Hebrew and Arabic both mark feminine nouns with a final consonant in writing, which is pronounced
/t/ in certain sandhi-conditioned environments (and is otherwise silent). From what little I know of Punic, it was the same: the name written Elišat became Latin Elissa. And even Ancient Egyptian, which may or may not be Semitic (depending on your definition), marked feminine nouns with a glyph that isn't represented in foreign transcriptions.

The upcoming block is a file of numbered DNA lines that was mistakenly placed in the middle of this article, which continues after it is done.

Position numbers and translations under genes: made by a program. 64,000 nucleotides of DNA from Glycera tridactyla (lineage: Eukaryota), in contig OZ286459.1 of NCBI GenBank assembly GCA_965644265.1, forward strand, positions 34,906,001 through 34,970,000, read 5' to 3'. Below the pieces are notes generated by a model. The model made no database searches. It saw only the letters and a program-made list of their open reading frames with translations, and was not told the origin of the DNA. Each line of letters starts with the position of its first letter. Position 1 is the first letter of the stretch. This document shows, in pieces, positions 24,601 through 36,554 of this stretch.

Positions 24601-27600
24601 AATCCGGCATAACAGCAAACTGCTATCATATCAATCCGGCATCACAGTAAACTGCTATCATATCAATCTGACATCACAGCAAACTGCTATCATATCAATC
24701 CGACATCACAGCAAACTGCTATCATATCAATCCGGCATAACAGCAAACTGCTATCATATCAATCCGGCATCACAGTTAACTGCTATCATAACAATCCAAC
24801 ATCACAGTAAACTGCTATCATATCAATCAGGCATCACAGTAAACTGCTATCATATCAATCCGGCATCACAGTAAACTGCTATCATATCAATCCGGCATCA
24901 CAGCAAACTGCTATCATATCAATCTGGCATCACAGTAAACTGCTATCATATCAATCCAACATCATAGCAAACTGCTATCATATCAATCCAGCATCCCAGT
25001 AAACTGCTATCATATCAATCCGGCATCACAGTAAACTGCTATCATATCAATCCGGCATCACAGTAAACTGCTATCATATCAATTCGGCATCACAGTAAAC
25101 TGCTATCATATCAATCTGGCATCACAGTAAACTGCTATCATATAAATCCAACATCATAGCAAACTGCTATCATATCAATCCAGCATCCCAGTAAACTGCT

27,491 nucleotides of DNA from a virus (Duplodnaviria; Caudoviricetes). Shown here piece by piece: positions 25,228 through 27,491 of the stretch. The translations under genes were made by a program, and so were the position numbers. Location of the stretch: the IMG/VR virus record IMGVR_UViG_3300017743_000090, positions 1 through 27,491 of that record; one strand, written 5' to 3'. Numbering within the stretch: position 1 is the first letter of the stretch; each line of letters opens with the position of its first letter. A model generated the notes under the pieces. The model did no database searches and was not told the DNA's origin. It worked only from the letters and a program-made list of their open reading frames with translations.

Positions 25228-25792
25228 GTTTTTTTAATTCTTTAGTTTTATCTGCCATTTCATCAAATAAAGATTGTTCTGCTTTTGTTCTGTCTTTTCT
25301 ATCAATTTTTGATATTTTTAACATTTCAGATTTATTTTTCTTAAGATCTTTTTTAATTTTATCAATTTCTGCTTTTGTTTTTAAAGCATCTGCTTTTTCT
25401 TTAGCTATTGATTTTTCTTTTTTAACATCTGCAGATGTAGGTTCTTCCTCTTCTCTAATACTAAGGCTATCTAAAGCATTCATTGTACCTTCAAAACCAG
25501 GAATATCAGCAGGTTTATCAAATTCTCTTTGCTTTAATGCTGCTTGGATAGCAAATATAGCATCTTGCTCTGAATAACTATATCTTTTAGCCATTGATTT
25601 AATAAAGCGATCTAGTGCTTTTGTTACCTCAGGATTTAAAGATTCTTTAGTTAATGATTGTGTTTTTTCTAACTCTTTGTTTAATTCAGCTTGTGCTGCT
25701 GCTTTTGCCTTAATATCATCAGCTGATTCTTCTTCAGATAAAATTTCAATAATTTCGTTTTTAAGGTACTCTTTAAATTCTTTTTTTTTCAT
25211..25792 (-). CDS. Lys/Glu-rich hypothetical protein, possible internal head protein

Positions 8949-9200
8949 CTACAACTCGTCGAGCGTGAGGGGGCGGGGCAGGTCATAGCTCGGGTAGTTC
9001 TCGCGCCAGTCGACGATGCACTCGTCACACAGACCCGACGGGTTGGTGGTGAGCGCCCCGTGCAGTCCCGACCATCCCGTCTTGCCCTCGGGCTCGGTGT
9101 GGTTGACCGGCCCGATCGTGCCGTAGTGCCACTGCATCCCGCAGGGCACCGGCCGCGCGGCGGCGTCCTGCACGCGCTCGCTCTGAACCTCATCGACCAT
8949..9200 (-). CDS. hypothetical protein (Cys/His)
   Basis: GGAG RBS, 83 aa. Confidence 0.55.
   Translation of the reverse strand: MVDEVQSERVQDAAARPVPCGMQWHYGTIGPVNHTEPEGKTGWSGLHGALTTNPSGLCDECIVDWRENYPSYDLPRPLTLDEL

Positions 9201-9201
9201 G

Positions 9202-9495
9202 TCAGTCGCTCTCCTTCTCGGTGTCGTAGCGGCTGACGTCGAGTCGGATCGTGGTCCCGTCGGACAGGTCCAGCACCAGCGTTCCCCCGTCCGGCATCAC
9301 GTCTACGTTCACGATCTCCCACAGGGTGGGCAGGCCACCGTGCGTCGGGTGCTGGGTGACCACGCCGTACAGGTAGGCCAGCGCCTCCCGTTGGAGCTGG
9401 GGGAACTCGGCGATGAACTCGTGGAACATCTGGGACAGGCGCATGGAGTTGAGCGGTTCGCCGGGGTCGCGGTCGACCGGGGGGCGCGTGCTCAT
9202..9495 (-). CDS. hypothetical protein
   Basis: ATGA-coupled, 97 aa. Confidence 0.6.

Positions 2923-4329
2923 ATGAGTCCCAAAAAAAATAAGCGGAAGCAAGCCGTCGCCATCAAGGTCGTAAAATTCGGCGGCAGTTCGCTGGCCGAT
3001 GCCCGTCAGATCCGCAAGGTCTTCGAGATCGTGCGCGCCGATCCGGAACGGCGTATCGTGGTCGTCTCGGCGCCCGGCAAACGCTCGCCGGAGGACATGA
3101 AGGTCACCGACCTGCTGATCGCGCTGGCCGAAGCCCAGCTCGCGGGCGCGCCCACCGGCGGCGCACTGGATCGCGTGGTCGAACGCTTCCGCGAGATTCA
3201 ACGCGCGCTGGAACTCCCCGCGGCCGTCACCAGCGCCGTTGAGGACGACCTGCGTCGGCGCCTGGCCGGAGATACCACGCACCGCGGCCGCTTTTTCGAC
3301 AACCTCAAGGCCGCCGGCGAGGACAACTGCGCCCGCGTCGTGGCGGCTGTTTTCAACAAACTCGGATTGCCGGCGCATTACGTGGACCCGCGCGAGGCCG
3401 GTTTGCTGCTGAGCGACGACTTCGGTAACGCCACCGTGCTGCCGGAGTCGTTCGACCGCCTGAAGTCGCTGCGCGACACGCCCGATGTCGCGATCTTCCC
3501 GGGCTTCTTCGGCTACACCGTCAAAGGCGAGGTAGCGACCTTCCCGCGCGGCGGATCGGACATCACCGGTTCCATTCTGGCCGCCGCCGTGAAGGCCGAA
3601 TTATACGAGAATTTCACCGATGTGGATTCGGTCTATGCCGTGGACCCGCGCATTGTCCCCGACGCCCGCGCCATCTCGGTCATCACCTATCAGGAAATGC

I'm curious—when did this sound change happen? Was the final consonant silent already in Proto-Semitic? Or did it disappear separately in all of the different daughter languages?
(Possibly relevant: Punic and Egyptian use the normal glyph for
/t/ in their writing systems, Arabic uses a mixture of its
/h/ glyphs, and Hebrew uses the glyph for